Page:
Mainstream academic economists believe that we advance economics by "testing" theories. Austrian economists believe economics is about understanding human action and does not have to be subjected to constant tests.
The 2021 Nobel Prize in Economics has been awarded to Berkeley's David Card, MIT's Josh Angrist, and Stanford's Guido Imbens for their work on "natural experiments," a currently fashionable approach to estimating the causal impact of one economic variable on another.
Anticapitalism's origins are not found with the workers. Rather, it came from the aristocrats and middle-class intellectuals who harbored resentment and fear of the rising entrepreneurial and industrial classes.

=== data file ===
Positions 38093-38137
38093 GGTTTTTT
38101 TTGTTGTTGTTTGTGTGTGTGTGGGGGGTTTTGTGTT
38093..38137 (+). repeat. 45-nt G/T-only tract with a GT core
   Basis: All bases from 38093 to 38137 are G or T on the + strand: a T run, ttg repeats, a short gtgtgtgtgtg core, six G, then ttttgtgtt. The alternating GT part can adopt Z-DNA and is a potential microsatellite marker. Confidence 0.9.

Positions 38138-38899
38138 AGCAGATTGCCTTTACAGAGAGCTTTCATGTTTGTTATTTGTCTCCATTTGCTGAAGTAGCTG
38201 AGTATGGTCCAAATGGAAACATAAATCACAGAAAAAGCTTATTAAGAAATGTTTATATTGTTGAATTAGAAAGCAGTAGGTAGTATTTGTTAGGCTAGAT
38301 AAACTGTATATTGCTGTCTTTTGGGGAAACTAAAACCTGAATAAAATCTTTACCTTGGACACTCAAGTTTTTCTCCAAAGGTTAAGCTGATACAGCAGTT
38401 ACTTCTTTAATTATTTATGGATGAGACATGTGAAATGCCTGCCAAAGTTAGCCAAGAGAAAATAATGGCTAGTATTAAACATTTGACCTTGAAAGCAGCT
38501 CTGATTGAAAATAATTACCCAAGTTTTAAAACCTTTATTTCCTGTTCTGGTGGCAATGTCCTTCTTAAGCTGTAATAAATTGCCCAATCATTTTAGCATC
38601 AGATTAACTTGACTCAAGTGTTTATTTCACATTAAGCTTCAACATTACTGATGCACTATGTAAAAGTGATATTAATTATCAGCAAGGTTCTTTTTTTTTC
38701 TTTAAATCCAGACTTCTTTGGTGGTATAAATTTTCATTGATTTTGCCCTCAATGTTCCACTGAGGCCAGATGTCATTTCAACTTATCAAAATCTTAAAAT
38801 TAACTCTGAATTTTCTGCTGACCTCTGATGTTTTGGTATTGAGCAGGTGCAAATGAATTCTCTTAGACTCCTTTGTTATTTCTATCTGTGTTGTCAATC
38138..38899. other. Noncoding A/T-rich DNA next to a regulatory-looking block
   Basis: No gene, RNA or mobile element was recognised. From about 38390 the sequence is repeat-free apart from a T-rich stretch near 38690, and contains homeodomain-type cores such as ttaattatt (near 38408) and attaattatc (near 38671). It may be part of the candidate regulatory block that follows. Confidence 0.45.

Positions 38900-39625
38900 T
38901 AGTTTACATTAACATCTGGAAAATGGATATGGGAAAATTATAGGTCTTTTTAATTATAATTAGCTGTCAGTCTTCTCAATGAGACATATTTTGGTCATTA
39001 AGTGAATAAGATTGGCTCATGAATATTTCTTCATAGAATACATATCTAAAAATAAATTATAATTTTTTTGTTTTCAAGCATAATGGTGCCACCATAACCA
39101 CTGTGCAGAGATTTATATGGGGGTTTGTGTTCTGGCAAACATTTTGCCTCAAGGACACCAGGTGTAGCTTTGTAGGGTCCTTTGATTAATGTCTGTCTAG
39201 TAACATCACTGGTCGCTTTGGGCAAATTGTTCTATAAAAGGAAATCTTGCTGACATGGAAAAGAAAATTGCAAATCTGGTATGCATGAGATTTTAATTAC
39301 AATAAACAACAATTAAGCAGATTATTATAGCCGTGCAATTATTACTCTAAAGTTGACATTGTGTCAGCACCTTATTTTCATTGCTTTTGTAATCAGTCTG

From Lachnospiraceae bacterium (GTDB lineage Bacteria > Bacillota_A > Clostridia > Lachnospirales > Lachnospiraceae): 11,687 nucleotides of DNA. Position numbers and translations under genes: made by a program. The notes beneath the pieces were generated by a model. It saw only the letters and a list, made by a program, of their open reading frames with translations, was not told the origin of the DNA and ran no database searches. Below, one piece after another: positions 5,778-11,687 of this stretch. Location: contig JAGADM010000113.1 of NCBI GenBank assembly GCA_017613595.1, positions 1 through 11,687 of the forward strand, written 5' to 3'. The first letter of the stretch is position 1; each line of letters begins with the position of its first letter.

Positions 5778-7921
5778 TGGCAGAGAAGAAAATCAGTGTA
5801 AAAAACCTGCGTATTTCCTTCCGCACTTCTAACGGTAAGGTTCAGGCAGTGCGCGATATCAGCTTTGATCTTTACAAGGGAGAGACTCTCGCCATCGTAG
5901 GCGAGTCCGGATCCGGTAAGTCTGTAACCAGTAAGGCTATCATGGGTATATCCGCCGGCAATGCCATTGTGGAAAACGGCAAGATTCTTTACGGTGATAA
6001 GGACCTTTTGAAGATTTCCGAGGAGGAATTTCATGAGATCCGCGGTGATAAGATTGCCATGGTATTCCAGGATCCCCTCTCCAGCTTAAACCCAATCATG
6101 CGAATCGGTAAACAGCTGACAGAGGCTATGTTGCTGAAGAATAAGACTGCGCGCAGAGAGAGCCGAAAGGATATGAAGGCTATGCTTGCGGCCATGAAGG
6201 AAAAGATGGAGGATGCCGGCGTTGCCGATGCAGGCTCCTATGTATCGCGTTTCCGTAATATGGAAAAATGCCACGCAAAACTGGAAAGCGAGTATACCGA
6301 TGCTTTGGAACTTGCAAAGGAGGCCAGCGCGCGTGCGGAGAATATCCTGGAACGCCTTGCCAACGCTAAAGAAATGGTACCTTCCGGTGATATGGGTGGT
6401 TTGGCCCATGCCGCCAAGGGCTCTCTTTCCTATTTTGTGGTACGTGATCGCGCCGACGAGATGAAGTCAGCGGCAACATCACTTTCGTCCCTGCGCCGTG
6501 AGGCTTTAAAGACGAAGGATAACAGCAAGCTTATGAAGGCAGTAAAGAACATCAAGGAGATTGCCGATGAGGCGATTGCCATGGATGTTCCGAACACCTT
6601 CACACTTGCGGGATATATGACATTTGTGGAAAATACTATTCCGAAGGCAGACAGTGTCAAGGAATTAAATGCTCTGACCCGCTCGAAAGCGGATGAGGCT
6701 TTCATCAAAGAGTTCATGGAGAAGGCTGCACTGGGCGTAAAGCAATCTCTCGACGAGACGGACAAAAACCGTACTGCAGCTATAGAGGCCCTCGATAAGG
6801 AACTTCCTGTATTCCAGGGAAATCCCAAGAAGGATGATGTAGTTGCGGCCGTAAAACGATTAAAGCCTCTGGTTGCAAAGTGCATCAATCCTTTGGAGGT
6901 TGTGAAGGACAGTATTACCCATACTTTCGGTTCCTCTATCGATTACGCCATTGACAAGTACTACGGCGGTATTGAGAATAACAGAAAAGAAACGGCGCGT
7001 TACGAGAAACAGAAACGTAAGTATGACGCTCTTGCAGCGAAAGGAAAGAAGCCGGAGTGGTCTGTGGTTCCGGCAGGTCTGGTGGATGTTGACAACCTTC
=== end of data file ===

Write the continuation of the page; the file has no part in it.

Key methodological differences between Austrians were highlighted in Milton Friedman's "The Methodology of Positive Economics." A key piece of conflict: Friedman's focus on prediction rather than explanation.
The impossibility theorem, developed by Nobel-winning economist Robert Mundell, paints a false tradeoff between the free movement of capital, fixed exchange rates, and effective monetary policy. Under a gold standard, all three are a possibility.